BASIC FIRE ESCAPE PLAN
Fire can spread through your home very rapidly. You may have as little as two minutes to escape safely once the alarm sounds. Install smoke alarms in every sleeping room, outside sleeping areas and on every level of your home. Your ability to get out safely depends on advanced warning from smoke alarms and advance planning. A home fire escape plan that everyone in your family is familiar with and has practice is a vital part of home fire safety.
Have everyone in your home assist with making the plan. Walk through the residence and inspect all possible exits and escape routes (make sure routes are clear and that doors and windows can be opened easily). Attempt to locate at least two ways out of every room/area. Everyone in the household must understand the escape plan. In homes with children it may be helpful to draw the escape routes/plan. Choose an outside meeting place (neighbor’s home, mailbox, tree, etc.) a safe distance in front of your home where everyone can meet after they have escaped.
Go outside to see if your street number is clearly visible from the road. This will insure your fire department is able to efficiently locate your home. Have everyone memorize the emergency phone number of the fire department.
Once you’re out, Stay out! Under no circumstances should you ever go back into a burning building. If someone is missing, inform the fire department when they arrive or when the emergency phone call is made. Firefighters have the skills and equipment to perform rescues.
Practice your plan! Do this at least twice a year. Make the drill as realistic as possible.
To obtain a copy of the National Fire Protection Association's (NFPA) home escape plan grid sheet that can be utilized to develop your escape plan click here
Please contact the fire department at (440)232-1214 or firstname.lastname@example.org for additional information or assistance in developing your basic fire escape plan.
EMERGENCY PREPAREDNESS CHECKLIST
A disaster of any kind may interfere with normal supplies of food, water, heat and normal day-to-day necessities. It is important to keep a stock of emergency supplies on hand sufficient to meet your needs for seventy-two hours (three days). Although you may not be directly in an area directly impacted by a natural disaster or terrorist event, utilities and other services may be affected.
In an emergency, first responders will be focusing on treating those who are injured or may need to be evacuated. It may take some time to restore power or other services to you and your family. That is why an emergency supply kit is essential so that you and your family can take care of yourselves for a three-day period of time. It is not expected that disruptions would be that long; however, having the necessary supplies will ensure that you are cared for and our emergency workers can focus on those most in need.
If you are forced to remain in your house during a nuclear, chemical or biological release or some other natural disaster or event, adequate supplies could help you live through a period of danger without hardship. If you are directed to evacuate instead of sheltering-in-place, the emergency supply kit can be taken with you and used to ease the transition to a shelter.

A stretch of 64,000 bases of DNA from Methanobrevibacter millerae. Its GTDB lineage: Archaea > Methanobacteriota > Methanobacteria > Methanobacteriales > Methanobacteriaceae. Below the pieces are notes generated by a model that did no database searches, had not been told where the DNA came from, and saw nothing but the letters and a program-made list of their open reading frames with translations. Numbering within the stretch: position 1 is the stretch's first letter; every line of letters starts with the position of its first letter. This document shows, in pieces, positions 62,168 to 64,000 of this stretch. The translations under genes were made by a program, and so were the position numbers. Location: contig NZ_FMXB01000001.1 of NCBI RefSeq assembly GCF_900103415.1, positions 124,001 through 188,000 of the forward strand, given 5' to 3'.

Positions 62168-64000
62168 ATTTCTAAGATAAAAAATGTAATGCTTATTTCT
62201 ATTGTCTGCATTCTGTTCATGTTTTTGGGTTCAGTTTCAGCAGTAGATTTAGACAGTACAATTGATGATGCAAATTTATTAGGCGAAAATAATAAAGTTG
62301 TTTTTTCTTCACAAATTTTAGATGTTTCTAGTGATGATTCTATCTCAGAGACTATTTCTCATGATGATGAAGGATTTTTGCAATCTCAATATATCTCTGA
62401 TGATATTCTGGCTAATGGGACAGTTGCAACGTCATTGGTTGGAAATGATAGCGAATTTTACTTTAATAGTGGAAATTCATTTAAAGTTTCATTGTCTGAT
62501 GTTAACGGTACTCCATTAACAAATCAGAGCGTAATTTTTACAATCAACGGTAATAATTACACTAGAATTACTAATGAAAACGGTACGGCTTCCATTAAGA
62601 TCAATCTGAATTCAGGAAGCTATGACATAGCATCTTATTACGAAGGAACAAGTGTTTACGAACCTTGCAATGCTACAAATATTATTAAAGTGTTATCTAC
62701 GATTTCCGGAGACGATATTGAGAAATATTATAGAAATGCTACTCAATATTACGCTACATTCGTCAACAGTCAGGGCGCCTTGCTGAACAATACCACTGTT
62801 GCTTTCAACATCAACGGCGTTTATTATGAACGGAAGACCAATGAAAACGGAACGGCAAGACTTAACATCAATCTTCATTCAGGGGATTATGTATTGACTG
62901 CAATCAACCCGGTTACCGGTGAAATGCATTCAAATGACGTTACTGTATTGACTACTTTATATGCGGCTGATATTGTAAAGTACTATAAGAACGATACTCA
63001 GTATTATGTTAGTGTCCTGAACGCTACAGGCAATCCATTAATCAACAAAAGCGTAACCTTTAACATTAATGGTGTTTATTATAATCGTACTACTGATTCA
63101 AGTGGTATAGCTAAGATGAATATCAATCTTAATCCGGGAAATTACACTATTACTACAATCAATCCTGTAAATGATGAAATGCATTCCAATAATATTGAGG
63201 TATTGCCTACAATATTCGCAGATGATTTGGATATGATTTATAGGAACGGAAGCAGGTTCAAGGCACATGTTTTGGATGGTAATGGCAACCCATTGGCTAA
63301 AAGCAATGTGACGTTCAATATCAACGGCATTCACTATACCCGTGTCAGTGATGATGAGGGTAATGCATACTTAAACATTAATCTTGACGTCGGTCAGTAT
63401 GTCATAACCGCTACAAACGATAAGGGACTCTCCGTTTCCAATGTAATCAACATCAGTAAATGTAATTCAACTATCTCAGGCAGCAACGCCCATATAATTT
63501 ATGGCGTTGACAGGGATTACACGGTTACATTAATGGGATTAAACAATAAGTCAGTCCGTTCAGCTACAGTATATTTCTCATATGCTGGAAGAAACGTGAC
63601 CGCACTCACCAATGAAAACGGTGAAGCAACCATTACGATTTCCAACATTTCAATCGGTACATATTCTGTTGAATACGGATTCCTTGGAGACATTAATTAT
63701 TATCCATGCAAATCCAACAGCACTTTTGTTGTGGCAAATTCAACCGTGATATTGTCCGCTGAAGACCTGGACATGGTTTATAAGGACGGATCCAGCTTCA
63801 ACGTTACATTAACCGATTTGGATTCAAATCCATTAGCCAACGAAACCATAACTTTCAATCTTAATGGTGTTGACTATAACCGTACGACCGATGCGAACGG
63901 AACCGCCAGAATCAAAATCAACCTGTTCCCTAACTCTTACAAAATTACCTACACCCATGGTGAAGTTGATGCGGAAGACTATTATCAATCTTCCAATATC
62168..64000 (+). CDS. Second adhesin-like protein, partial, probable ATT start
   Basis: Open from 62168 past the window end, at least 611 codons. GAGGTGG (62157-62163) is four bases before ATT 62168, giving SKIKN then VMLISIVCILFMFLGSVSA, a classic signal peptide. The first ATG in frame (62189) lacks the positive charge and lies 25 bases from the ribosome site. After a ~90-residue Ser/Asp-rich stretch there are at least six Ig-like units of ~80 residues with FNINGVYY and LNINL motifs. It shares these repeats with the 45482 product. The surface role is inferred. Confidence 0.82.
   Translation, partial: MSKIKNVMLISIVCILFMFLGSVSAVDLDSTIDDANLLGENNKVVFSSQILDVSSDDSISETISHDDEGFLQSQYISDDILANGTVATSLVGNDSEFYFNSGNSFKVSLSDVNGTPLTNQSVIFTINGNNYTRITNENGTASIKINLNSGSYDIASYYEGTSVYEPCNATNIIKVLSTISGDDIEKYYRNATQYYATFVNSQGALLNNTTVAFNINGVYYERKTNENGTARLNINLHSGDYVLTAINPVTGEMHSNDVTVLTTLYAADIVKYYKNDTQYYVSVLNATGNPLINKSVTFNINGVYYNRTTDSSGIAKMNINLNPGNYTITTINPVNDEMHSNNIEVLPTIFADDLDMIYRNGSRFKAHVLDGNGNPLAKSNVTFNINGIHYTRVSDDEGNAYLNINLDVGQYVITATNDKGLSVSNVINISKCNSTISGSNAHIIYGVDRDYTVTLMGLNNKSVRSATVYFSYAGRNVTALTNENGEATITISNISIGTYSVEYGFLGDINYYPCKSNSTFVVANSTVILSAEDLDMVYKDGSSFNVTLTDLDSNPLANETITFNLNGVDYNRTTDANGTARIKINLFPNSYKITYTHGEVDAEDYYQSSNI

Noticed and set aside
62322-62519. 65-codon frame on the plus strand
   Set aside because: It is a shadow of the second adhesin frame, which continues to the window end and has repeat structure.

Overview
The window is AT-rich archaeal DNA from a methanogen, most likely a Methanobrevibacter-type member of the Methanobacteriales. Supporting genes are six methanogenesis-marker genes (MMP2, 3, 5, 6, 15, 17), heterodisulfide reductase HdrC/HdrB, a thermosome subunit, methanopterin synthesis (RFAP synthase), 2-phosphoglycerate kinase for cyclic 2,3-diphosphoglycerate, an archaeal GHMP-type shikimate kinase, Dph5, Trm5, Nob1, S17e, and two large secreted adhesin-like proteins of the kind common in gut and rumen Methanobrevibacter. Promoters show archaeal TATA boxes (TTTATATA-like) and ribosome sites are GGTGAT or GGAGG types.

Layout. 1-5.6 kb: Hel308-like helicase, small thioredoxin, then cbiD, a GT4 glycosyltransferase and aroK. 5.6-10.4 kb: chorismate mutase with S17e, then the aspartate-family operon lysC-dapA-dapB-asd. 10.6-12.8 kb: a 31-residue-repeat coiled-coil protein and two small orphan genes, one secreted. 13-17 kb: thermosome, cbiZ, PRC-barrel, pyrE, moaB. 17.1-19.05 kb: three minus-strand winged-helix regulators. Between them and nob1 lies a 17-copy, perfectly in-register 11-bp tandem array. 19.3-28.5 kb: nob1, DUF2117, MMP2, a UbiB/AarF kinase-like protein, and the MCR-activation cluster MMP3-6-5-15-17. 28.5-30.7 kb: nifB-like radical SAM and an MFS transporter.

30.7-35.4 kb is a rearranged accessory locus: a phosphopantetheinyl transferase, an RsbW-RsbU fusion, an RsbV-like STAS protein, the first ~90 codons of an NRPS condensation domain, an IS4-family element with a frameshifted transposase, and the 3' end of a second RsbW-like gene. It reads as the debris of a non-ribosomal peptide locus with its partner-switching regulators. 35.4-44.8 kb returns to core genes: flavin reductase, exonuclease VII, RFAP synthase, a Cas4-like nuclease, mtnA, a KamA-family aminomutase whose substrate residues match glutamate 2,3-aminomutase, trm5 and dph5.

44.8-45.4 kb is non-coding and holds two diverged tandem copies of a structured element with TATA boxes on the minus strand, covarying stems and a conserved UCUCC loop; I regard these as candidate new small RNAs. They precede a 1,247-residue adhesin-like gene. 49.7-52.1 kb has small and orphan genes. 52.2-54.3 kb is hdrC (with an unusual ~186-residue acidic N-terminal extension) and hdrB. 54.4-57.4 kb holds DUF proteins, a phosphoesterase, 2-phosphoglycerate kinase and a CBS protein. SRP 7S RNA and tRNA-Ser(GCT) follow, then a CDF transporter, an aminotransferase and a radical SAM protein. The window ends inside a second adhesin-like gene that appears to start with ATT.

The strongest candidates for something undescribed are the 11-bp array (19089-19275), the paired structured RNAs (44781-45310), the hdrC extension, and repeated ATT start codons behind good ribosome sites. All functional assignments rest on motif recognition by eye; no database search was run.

It is advisable to update your kit regularly. You should replace the water supply and any food that may have reached its use-by or expiration date. An easy way to remind oneself to update your kit is to use Daylight Savings Time. When you change your clocks, you should also change your kits. It is also a good time to check the batteries in your home’s smoke alarms and other household safety equipment.
An emergency supply kit should include the following:
- A battery powered radio and a flashlight (with extra batteries)
- Bottled drinking water (one gallon per day, per person, with at least a three day supply for each person in your household)
- Drinkable liquid (fruit and vegetable juices, soft drinks, etc.)
- Canned or sealed packaged foods that do not require refrigeration or cooking and can opener
- One change of clothing and footwear per person
- A blanket or sleeping bag for each family member
- Personal hygiene items, non-prescription drugs such as pain reliever, etc. and prescription medications (do not store in kit for long period of time but make sure to include at last minute)
- First aid kit
- Filtering mask with a rating of at least N95
- Important family documents such as copies of insurance policies, identification, bank account records and emergency contact numbers and writing material
- Cash or Traveler’s Checks
- Cell phone
- Whistle (to signal for help), matches, pocket knife, hammer, wrench, pliers
- Soap, towels, paper towels, toilet paper, pre-moistened towlettes
- Household laundry bleach (unscented)
- Plastic bags of various sizes and duct tape
Have children create a personal pack. Familiar things will help keep them comfortable during an emergency. Have them include things like their favorite book or stuffed animal.
A child's kit may include:
- Books, games, paper, pencil and crayons
If you have pets, include the following items in your kit :
- Identification collar and copy of vet record
- Newspaper, litter or trash bags for waste
- Two-week supply of food and medications
Store all supplies in watertight containers.
TIP: You can store additional water by filling bathtubs and sinks with water if an emergency is declared.
Information on the Regional Siren Notification System can be found by clicking here